Five Specific Predictions for 2015’s Housing Market
There are specific predictions for 2015’s housing market that stand out. Although experts are going to have differing opinions, most agree on the five provided.
The first prediction for the housing market next year is that in addition to a stronger economy there will be a much stronger home purchase market. At this time, it looks like the United States economy is in a great position to sustain growth of around 3 percent.
As stated by Frank Nothaft, chief economist with Freddie Mac, reduced energy costs bolster better consumer spending, as well as business investment. As a result, credit conditions for real estate lending are eased, which helps boost consumer confidence for higher income jobs that in turn provide support for household formations.
Another prediction for 2015 pertaining to the housing market is that sometime next year the Federal Reserve will increase interest rates. Just recently, interest for a 30-year fixed-rate mortgage (FRM) fell below 4 percent. However, according to Freddie Mac, a giant government lender, the average interest rate next year will be at 4.6 percent and toward the end of 2015, edge closer to 5 percent.
Cost of Homes
Experts are also keeping a close watch on home prices. At the end of this year, home appreciation will probably have slowed to around 4.5 percent, this down from last year’s 9.3 percent However, a further drop in appreciation is expected to about 3 percent for 2015. With appreciation and mortgage rates climbing, affordability will become a challenge for some homebuyers.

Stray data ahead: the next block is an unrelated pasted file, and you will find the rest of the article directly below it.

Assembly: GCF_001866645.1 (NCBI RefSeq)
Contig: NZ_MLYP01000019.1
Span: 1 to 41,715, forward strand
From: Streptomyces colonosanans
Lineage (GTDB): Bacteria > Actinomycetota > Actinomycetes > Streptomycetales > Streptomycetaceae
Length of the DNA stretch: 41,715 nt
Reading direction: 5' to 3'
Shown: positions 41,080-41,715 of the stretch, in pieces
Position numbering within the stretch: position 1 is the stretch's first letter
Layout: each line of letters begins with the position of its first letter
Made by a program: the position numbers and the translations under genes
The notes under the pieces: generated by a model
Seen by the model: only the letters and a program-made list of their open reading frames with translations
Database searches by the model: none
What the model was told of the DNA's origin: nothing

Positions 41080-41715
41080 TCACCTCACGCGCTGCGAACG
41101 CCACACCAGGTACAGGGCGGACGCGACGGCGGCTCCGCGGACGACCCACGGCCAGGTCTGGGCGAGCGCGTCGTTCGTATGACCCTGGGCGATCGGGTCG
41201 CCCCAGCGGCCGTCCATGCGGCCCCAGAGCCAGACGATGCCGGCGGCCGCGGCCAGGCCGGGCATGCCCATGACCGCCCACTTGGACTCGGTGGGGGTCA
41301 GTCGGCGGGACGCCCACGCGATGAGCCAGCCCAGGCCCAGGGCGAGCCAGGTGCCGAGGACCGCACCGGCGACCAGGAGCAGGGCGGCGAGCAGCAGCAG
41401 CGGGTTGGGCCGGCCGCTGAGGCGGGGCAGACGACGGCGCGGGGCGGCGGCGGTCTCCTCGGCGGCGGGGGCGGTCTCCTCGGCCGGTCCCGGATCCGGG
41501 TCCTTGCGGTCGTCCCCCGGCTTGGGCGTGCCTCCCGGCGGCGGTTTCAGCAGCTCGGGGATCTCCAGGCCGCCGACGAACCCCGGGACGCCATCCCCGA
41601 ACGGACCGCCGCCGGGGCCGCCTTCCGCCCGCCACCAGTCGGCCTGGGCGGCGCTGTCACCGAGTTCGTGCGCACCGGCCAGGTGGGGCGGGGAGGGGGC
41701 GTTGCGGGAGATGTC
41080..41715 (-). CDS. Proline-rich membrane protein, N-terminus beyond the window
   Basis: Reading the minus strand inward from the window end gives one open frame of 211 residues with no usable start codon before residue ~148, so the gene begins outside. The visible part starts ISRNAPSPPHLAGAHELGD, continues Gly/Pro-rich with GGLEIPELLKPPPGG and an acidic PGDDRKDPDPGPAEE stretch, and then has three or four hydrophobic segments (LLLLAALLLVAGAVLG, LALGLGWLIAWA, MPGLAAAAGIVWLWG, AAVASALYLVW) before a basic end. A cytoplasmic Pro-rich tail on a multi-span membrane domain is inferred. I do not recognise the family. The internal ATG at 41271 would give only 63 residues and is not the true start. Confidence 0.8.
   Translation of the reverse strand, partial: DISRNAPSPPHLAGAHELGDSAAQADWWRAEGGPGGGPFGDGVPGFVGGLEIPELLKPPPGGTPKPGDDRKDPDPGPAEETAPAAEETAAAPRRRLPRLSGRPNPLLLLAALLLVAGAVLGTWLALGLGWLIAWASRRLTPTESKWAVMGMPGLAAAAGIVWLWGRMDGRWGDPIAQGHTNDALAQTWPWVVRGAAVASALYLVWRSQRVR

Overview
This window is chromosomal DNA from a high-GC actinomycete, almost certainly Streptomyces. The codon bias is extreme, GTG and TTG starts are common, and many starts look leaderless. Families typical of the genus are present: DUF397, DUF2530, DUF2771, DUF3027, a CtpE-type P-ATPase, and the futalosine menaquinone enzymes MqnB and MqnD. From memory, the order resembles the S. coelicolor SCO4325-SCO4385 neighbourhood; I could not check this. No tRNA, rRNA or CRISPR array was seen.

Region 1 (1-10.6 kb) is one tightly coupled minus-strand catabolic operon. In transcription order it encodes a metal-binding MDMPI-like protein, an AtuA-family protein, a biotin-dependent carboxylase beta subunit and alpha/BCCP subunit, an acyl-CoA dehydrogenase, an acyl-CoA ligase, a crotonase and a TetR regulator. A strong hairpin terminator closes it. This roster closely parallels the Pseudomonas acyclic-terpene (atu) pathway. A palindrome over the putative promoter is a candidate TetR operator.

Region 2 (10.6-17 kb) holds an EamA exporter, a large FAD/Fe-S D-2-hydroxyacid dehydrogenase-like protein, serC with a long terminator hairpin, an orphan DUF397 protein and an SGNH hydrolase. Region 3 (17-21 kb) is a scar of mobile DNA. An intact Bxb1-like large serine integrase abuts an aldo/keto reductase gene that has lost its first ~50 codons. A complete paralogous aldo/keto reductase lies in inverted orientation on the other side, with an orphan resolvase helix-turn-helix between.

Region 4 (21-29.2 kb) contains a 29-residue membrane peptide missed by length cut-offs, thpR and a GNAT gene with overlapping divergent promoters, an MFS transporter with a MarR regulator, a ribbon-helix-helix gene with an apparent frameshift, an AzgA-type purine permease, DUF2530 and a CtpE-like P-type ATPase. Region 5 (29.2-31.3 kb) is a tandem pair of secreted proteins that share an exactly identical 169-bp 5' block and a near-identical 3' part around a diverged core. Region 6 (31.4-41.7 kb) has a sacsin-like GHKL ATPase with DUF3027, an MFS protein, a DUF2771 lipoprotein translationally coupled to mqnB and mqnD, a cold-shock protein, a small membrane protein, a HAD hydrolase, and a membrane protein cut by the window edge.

New Home Construction
Something else to consider for next year is how well new home construction will do. Experts believe there will be a boom of homebuilding next year and compared to rates in 2014, this sector could see a substantial 20 percent jump. If this occurs, it could push total home sales to roughly 5 percent, which would set a pace for best sales over and eight-year period.
The fifth prediction for 2015’s home sales has to do with both single and multifamily mortgage originations. Slipping an additional 8 percent will be originations for single-family homes, which is due to a major decline in the volume of people refinancing. In 2015, refinancing loans will only account for about 23 percent of mortgage originations, which in recent years had made up more than 50 percent.
As far as multifamily mortgage originations, these have surged approximately 60 percent from 2011 through the current year. Into 2015, increases should continue with the anticipated jump reaching 14 percent.
Of course there are additional predictions for the housing market next year but the five things listed are what the majority of real estate experts and analysts are watching most. There will be some challenges in 2015 but overall, the housing market is expected to flourish in many cities throughout the country to include Denver, San Jose, Los Angeles, Phoenix, Des Moines, Minneapolis, and others.